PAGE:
• Highlight on official records of the First World War: AWM38 - Records of Charles E W Bean, Official Historian

    Wednesday 20 May 2015 by Craig Berelle. 2 comments

    Highlight on the official records of the First World War is a centenary program highlighting those records created 100 years ago, whythey exist and how we can help make these essential records available for research purposes. Function and provenance Charles Edwin Woodrow Bean (1879-1968) donated his papers to the Australian War Memorial (AWM) over many years. His role as Australia’s Official War Correspondent and later Official …

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  • Gallipoli Highlights: the Ottoman Collection

    Tuesday 19 May 2015 by Alexandra Biggs.

    Turkish War Medal (1915)

    As Australia commemorates the centenary of the Gallipoli campaign, it is a timely opportunity to look at the objects in the collection of the Australian War Memorial relating to the Ottoman forces at Gallipoli. As part of an internship at the Australian War Memorial, I have been investigating the representation of the Ottoman forces at the Memorial, through looking at the acquisition and display of Ottoman objects from the Gallipoli …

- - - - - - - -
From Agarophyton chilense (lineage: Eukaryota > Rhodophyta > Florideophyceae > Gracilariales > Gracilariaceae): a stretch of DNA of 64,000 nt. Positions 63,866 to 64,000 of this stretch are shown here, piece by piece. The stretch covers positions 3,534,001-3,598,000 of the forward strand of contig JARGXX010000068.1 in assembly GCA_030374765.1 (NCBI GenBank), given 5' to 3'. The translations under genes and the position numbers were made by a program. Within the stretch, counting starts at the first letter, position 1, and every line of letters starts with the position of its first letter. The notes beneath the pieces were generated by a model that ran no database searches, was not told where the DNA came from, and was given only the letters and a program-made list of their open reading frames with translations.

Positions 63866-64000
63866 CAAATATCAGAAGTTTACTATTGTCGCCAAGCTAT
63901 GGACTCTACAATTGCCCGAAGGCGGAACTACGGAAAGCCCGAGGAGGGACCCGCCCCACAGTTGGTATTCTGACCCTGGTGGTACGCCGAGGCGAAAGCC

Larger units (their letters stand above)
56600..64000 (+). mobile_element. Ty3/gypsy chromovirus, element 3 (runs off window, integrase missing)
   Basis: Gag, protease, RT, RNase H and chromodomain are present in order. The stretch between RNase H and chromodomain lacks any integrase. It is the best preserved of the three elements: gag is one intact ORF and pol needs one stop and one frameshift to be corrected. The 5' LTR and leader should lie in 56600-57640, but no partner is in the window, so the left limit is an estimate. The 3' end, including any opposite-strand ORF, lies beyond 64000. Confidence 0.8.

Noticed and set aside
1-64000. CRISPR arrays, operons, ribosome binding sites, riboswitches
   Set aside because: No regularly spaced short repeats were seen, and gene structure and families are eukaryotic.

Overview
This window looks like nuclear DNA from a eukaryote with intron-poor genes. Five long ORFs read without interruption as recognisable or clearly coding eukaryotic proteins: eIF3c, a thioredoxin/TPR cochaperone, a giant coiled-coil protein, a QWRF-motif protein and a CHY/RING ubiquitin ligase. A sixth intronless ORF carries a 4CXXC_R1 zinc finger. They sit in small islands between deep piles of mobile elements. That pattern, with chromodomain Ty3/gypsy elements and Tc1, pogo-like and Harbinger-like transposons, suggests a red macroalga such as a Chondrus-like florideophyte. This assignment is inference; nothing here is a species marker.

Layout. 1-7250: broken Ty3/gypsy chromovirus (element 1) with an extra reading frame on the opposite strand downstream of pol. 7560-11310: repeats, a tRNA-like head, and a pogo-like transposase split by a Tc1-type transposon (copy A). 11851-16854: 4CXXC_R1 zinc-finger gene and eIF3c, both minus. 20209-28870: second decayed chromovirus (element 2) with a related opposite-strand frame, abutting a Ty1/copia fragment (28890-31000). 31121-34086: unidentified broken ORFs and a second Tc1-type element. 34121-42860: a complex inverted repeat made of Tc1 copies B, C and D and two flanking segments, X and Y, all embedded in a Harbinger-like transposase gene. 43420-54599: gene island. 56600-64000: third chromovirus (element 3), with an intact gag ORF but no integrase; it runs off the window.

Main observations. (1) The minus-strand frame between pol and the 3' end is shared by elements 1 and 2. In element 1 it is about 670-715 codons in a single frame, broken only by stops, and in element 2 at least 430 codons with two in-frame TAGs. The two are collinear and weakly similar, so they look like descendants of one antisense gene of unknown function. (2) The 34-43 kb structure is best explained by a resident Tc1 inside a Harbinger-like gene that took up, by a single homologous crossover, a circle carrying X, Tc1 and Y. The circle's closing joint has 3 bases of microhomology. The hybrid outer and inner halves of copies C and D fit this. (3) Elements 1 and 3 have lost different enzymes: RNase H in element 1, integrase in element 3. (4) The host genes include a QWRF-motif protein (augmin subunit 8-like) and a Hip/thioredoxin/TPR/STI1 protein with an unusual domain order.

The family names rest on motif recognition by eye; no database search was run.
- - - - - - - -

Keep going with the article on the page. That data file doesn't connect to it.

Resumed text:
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  • Gallipoli to Afghanistan and the future: 100 years of mapping

    Friday 24 April 2015 by Robyn van Dyk. 1 comments

    Here, the Peninsula looks a tougher nut to crack than it did on [Lord Kitchener’s] small and featureless map. Sir Ian Hamilton, commander Dardanelles campaign, Diary, 18 March 1915 Gallipoli to Afghanistan and the future: 100 years of mapping is a joint exhibition between Australian Geospatial Intelligence Organisation (AGO) and the Australian War Memorial. The exhibition marks 100 years of Australian military mapping that started …

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  • "To win through safely would mean honour and achievement, on the other hand to fall would mean an honourable end."

    Friday 24 April 2015 by Robyn van Dyk.

    Last goodbyes, personal reflections and contemplations on the meaning and reality of war form part of the accounts of Australians on the eve of battle on 24 April, 1915. Brigadier General John Monash was one of many who wrote a last letter home: “In the event of my going out, you are to believe that I do so with only one regret, which is, the grief that this will bring to you and Burt and Mat. – For myself, I am prepared to take my …

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  • Highlight on official records of the First World War: AWM4 - Australian Imperial Force Unit War Diaries

    Thursday 23 April 2015 by Craig Berelle.

    AWM4 1/43/5 April 1915

    Highlight on the official records of the First World War is a centenary program highlighting those records created 100 years ago, whythey exist and how we can help make these essential records available for research purposes. AWM4 1/43/5 April 1915 [RCDIG1011209--24 cropped] 1st Australian Division diary for the landing at Gallipoli. The place where the troops went ashore was as intended, despite a widespread belief to the contrary. …